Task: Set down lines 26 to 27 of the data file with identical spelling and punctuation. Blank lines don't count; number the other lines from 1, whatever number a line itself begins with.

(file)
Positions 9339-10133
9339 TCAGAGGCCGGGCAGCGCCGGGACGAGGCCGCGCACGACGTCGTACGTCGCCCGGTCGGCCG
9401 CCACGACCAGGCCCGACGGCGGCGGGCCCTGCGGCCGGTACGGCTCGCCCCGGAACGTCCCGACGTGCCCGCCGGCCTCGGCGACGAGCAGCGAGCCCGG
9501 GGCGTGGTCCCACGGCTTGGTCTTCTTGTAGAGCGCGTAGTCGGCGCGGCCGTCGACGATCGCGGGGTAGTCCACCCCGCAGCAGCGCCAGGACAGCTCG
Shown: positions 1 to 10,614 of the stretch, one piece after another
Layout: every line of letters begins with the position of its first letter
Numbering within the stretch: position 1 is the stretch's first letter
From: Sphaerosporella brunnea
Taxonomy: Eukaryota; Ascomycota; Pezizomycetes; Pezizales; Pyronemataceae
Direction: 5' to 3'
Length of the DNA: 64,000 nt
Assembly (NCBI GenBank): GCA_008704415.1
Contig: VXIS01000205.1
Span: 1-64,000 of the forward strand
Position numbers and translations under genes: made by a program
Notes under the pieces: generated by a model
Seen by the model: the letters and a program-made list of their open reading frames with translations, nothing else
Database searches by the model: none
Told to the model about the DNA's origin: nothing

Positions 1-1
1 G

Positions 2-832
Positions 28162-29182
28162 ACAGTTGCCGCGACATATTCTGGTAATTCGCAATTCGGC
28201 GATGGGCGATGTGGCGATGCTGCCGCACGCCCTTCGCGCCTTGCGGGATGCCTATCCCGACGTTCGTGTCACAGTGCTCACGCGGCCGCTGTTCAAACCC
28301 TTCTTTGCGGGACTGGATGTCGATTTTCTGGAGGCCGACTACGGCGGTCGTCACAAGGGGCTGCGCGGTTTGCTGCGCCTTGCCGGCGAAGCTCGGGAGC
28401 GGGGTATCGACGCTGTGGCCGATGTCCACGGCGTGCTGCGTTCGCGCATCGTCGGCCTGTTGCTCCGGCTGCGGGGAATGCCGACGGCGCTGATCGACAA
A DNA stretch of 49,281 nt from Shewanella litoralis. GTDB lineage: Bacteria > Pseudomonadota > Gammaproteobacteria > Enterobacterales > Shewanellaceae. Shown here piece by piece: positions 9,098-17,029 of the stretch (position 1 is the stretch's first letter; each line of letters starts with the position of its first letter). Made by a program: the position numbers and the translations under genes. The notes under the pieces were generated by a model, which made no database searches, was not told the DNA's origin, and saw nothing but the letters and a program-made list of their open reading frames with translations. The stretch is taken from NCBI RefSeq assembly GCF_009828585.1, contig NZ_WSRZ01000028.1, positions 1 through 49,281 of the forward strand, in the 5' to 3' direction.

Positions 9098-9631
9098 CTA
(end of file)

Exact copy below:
28301 TTCTTTGCGGGACTGGATGTCGATTTTCTGGAGGCCGACTACGGCGGTCGTCACAAGGGGCTGCGCGGTTTGCTGCGCCTTGCCGGCGAAGCTCGGGAGC
28401 GGGGTATCGACGCTGTGGCCGATGTCCACGGCGTGCTGCGTTCGCGCATCGTCGGCCTGTTGCTCCGGCTGCGGGGAATGCCGACGGCGCTGATCGACAA